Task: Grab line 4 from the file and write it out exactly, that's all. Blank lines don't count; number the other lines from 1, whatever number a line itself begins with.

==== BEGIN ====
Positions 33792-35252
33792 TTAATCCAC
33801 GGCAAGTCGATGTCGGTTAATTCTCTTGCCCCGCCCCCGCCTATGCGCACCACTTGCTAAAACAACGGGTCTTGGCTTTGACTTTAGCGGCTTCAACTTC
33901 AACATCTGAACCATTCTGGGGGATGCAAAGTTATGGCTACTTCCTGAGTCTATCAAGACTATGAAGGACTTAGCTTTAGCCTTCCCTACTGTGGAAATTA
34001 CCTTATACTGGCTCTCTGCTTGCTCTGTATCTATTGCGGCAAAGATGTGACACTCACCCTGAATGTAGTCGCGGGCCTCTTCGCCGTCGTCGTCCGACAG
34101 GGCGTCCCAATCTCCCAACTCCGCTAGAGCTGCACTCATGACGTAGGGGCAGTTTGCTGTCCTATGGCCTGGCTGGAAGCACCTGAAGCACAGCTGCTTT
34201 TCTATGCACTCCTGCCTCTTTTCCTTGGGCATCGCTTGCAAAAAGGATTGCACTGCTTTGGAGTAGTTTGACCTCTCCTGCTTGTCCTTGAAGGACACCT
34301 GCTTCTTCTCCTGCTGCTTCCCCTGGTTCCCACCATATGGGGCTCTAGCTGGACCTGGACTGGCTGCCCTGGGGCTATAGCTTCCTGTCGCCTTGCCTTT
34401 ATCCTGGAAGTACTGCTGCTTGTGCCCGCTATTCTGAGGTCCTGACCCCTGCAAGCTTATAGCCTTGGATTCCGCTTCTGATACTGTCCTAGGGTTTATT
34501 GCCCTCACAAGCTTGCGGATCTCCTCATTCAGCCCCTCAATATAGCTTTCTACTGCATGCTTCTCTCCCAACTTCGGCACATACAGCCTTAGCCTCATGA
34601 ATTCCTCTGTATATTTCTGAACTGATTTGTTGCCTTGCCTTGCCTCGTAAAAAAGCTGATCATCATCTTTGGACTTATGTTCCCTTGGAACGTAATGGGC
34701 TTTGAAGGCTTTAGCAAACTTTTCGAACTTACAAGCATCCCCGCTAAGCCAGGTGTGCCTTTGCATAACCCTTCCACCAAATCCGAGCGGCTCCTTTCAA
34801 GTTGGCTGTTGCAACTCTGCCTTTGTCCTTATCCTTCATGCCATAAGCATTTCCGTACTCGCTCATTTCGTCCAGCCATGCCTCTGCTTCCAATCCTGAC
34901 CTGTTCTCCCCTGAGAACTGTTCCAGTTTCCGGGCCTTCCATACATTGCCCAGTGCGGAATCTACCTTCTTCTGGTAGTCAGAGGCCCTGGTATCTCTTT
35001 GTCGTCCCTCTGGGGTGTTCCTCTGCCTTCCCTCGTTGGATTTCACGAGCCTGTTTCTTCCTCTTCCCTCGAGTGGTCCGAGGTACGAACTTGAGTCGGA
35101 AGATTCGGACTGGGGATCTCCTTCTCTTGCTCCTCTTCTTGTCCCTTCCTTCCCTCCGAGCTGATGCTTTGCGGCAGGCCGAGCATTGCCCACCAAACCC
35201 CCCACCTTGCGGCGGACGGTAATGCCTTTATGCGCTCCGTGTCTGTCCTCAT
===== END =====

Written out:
33901 AACATCTGAACCATTCTGGGGGATGCAAAGTTATGGCTACTTCCTGAGTCTATCAAGACTATGAAGGACTTAGCTTTAGCCTTCCCTACTGTGGAAATTA